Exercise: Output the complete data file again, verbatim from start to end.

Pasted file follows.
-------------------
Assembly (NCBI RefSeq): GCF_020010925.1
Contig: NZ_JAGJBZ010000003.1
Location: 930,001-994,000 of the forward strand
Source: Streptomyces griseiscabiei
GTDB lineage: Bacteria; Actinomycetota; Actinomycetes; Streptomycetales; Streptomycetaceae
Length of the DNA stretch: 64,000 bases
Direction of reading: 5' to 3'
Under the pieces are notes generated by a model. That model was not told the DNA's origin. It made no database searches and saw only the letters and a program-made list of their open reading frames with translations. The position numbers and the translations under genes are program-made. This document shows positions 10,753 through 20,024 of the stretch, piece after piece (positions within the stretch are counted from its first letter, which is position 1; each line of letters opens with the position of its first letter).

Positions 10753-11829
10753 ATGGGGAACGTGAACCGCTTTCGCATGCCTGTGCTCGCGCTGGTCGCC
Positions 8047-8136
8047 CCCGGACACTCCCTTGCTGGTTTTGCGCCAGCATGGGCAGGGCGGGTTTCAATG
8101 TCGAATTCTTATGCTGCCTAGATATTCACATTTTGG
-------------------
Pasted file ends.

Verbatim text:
Assembly (NCBI RefSeq): GCF_020010925.1
Contig: NZ_JAGJBZ010000003.1
Location: 930,001-994,000 of the forward strand
Source: Streptomyces griseiscabiei
GTDB lineage: Bacteria; Actinomycetota; Actinomycetes; Streptomycetales; Streptomycetaceae
Length of the DNA stretch: 64,000 bases
Direction of reading: 5' to 3'
Under the pieces are notes generated by a model. That model was not told the DNA's origin. It made no database searches and saw only the letters and a program-made list of their open reading frames with translations. The position numbers and the translations under genes are program-made. This document shows positions 10,753 through 20,024 of the stretch, piece after piece (positions within the stretch are counted from its first letter, which is position 1; each line of letters opens with the position of its first letter).

Positions 10753-11829
10753 ATGGGGAACGTGAACCGCTTTCGCATGCCTGTGCTCGCGCTGGTCGCC
Positions 8047-8136
8047 CCCGGACACTCCCTTGCTGGTTTTGCGCCAGCATGGGCAGGGCGGGTTTCAATG
8101 TCGAATTCTTATGCTGCCTAGATATTCACATTTTGG